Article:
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Smoke Rise, Inc. v. Washington Suburban Sanitary Comm'n

Citation: 6 ELR 20389
No. No. 73-1031, 400 F. Supp. 1369/8 ERC 1350/(D. Md., 08/18/1975) motions to dismiss amended complaint granted, partial summary judgment motions granted in part and denied in part

The court dismisses a takings and due process challenge to five-year sewer moratoria, but hold that requiring landowners to request exemption from a front foot assessment only at the time of the original assessment (prior to imposition of the moratoria) violates due process. Jurisdiction of the court is properly invoked, since plaintiffs have presented a federal question. The doctrine of exhaustion of administrative remedies is inapplicable because the denial by the Secretary of the Department of Health and Mental Hygiene of an exemption to the moratoria does not constitute a "contested case" subject to further administrative appeal within the meaning of the Maryland Administrative Procedure Act. In addition, exhaustion does not apply to persons seeking to install individual sewerage systems outside the Washington Suburban Sanitary Commission (WSSC) system. An administrative appeal lies only from the Secretary's approval of a county sewerage plan, with which individual systems must be consistent, not from decisions regarding individual land exemptions. Furthermore, only municipalities, not individuals, have standing to contest the wisdom of land use classifications under the comprehensive sewerage plan. In addressing the taking issue, the court emphasizes the distinction between a taking under the police power and the state's exercise of its eminent domain power. The former results from excessive restriction of a public harm; the latter entails securing a public benefit. The sewer moratoria implement the state's police power public trust duty to preserve the state's waters from sewage overflows. In any event, a taking has not occurred, since plaintiffs' land has not been rendered worthless by the temporary sewer moratoria. A deprivation of property without due process occurs when the police power is arbitrarily or unreasonably exercised. The purpose of the moratoria — protection of the public health — is clearly legitimate. Conversely, the illegitimate purpose of a naked ban on growth is not a purpose of the moratoria, which have been accompanied by carefully though out interim and long-range growth plans. In addition, the reasonableness of the moratoria must be measured by their duration and by the scope of the problem addressed. A five-year sewer ban is not unreasonable when viewed in terms of the metropolitan region's planning responsibilities under § 208 of the Federal Water Pollution Control Act Amendments of 1972, the federal impoundment of sewage treatment funds, and the interjurisdictional complexity of the sewage problem. Nor has the ban on private septic systems deprived the plaintiffs of property without due process, since orderly growth may be regulated by reasonable, comprehensive sewerage restrictions. However, due process is offended by the defendants' interpretation of the front foot assessment regulation to require application for an exemption contemporaneously with the original assessment, when the moratoria were imposed subsequent to the assessment.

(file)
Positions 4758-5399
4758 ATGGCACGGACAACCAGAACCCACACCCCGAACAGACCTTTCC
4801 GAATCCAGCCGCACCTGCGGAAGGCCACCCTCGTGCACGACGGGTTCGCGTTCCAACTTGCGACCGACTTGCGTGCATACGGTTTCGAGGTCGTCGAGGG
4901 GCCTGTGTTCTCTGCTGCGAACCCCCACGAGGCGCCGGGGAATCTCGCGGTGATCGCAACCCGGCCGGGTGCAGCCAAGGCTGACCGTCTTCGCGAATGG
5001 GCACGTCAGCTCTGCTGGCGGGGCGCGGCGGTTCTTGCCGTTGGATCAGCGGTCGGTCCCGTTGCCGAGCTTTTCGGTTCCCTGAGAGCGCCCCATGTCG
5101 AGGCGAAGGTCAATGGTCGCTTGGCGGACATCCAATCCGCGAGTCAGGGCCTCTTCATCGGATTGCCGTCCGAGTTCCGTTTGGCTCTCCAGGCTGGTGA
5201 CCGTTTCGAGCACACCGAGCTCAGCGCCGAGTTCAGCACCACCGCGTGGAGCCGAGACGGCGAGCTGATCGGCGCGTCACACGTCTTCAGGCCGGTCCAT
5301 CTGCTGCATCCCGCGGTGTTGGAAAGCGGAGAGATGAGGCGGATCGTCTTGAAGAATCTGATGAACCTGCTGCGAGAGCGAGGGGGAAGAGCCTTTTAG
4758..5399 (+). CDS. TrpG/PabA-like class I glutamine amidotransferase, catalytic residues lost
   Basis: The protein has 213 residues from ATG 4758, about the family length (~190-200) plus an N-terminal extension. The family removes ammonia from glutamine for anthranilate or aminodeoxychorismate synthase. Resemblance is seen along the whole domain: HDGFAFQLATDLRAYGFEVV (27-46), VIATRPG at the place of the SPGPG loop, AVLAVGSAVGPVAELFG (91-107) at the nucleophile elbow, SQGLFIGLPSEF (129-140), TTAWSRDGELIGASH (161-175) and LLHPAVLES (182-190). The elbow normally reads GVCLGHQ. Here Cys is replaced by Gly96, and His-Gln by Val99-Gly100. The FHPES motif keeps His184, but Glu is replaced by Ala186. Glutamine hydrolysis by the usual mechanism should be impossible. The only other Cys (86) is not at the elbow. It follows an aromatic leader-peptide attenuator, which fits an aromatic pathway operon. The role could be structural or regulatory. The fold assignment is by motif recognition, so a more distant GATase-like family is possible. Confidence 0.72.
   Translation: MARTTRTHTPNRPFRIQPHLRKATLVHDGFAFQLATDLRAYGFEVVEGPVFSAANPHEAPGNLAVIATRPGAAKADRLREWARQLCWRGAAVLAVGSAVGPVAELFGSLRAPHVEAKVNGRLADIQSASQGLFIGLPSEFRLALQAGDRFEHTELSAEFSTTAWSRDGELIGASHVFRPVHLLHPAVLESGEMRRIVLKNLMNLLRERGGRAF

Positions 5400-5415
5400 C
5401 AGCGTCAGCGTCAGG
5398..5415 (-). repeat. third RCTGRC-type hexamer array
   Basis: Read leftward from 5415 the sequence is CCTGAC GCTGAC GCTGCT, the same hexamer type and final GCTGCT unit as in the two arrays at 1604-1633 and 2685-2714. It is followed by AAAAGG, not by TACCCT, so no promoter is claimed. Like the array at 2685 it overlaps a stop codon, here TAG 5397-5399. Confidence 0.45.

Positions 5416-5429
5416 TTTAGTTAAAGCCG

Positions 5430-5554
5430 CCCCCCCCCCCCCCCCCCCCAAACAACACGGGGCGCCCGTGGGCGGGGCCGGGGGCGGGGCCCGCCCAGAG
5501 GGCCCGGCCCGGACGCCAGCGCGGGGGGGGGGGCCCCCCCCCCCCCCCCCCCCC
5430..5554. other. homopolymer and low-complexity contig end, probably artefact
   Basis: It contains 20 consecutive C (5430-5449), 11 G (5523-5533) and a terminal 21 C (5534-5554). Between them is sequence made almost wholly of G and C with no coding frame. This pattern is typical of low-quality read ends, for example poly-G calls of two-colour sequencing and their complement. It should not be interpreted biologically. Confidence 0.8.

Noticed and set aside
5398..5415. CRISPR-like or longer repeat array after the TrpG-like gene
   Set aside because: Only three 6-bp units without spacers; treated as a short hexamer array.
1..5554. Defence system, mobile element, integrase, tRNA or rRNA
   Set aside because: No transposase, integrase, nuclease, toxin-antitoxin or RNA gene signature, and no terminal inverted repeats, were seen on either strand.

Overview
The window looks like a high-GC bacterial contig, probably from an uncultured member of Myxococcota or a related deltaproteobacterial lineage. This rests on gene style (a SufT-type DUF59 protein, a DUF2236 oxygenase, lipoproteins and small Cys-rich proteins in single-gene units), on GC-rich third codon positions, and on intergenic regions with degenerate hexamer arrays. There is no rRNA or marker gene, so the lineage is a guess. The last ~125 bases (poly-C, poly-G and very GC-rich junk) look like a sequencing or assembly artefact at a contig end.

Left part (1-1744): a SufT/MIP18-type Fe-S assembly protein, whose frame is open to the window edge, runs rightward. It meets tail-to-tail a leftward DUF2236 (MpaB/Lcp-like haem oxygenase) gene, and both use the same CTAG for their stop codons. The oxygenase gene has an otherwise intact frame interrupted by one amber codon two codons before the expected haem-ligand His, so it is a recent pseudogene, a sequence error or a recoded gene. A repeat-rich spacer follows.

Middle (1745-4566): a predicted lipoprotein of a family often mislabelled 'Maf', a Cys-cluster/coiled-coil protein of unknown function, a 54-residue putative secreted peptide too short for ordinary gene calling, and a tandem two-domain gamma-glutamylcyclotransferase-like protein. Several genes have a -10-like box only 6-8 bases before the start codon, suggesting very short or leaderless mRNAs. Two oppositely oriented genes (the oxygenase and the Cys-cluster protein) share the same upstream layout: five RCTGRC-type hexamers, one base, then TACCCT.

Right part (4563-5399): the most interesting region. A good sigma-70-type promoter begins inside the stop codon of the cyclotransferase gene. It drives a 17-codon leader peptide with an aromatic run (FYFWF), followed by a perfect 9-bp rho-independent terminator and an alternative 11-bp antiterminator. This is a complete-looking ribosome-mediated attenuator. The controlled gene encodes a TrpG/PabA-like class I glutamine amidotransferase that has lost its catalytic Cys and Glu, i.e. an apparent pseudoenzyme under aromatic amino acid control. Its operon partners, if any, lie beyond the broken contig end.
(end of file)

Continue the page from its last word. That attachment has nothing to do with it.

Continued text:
Counsel for Plaintiffs
Joseph P. Blocher
John J. Delaney
Linowes & Blocher
600 Metropolitan Bldg.
8720 Georgia Ave.
Silver Spring MD 20910
(301) 588-8580

Counsel for Defendants
Paul T. Sisson
Washington Suburban Sanitary Commission
4017 Hamilton St.
Hyattsville MD 20781
(301) 277-7700

Richard S. McKernon, Montgomery County Attorney
John B. Walsh, Jr., Asst. County Attorney
County Office Bldg.
Rockville MD 20850
(301) 279-1346

Joseph S. Casula, Prince George's County Attorney
James F. Sharkey, Asst. County Attorney
14746 Main St.
Upper Marlboro MD 20870
(301) 627-5400

Francis B. Burch, Maryland Attorney General
Donald H. Noren
Paul M. Vettori Asst. Attorneys General, Dept. of Health and Mental Hygiene
Warren K. Rich
Edward Lawson Asst. Attorneys General, Dept. of Environmental Services
1 S. Calvert St.
Baltimore MD 21202
(301) 383-3737

Robert H. Levan
Sanford E. Wool Maryland-National Capital Park and Planning Commission
8787 Georgia Ave.
Silver Spring MD 20910
(301) 589-1480